TN College/Underserved Community Partnership Program
The Tennessee College/Underserved Community Partnership Program (TN CUPP) works to establish partnerships between underserved communities and Tennessee Higher
Education Institutions (TN HEIs) in Tennessee. Through these partnerships, TN HEIs can provide a variety of low to no-cost technical support and manpower to address environmental, economic, and health issues that impact the quality of life in nearby underserved communities.
All participants benefit from the TN CUPP program. Communities benefit from innovative and no-cost technical assistance provided by students attending nearby academic institutions. Professors and students benefit by gaining hands-on experience in their areas of study, with students earning college credit and building their resumes; and professors gaining recognition for their department and university.
Projects will be evaluated based upon support of TDEC’s mission and specific factors to determine a project’s value. Project value is determined by
a) How the project will benefit the community and how many residents it will serve
b) Partners and their contributions, whether monetary or a service and its value
c) Number of volunteers and/or volunteer hours
d) Avoided costs by a TN HEI performing services for no or very little cost that would otherwise cost a community more if completed by a private group. Services can include maintenance, clean-up, studies, mitigation plans, mitigation cost analysis, grant writing, etc.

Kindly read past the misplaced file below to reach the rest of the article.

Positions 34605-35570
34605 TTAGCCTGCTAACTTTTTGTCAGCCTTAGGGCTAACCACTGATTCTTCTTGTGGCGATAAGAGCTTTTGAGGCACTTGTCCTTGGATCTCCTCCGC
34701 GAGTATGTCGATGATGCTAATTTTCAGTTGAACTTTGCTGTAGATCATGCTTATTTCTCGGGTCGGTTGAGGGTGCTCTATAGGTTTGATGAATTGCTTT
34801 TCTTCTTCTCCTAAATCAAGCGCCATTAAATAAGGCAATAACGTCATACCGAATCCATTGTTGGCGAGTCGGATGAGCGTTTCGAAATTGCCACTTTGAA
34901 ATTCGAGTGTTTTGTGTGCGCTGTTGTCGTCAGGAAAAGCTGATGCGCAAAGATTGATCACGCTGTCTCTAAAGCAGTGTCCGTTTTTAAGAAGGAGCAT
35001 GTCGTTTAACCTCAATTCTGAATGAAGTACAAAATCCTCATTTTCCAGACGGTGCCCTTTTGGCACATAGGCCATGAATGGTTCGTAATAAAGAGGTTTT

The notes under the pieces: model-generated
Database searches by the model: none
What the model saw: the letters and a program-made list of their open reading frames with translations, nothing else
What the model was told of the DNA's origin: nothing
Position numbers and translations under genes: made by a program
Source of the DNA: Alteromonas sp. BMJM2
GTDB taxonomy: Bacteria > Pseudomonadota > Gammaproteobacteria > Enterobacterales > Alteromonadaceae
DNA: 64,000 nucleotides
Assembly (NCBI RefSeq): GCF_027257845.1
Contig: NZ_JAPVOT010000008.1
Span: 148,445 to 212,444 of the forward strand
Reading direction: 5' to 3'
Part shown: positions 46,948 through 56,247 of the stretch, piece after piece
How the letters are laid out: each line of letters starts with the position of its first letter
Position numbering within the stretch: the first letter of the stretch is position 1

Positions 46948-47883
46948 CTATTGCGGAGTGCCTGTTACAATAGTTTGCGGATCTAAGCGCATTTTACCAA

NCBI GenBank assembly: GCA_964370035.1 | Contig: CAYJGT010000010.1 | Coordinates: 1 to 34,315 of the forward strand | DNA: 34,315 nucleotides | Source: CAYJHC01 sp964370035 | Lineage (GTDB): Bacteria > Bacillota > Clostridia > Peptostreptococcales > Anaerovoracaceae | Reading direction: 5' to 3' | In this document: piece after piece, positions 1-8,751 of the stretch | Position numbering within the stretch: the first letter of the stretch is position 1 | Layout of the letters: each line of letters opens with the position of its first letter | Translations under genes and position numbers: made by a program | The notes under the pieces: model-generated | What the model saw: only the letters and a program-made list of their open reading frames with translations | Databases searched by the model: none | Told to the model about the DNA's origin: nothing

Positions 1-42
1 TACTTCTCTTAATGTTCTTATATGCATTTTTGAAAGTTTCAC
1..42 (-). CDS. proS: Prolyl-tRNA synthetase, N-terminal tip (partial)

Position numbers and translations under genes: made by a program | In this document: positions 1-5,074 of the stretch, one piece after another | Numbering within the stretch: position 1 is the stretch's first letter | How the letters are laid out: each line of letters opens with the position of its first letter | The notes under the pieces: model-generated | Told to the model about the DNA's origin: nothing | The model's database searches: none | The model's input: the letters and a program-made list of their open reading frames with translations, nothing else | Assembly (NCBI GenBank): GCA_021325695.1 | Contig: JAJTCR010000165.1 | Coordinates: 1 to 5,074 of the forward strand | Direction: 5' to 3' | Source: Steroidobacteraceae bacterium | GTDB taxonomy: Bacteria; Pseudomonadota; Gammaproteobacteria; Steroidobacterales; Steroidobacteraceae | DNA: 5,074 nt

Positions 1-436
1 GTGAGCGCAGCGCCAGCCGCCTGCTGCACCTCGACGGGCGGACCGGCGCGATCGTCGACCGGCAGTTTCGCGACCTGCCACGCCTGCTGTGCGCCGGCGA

e) If necessary for project execution, funding amount already obtained and/or committed and associated source of funding
A few examples of creative, community-specific solutions which could qualify as TN HEI CUPP projects include but are not limited to:
· Design of nature trails, rain gardens, rubber porous walkways, and/or outdoor spaces
· Restoring historic landmark(s) owned by the municipality
· Restoring or establishing new wetlands
· Design and/or implementation of alternative fuel projects
· Energy assessments to identify municipality opportunities for resource conservation
· Water and/or wastewater treatment plant assessments to identify opportunities for resource conservation
· Work study for future potential water and wastewater treatment plant operators
· Waste assessments to identify opportunities for increased diversion of materials from the landfill
· Research and development for rubber modified asphalt projects
· Planning and design of State Revolving Fund program qualifying projects
Listed below are projects being conducted through TN CUPP:
Tennessee Tech Takes a Watershed Approach to Stormwater Management in the Town of Gainesboro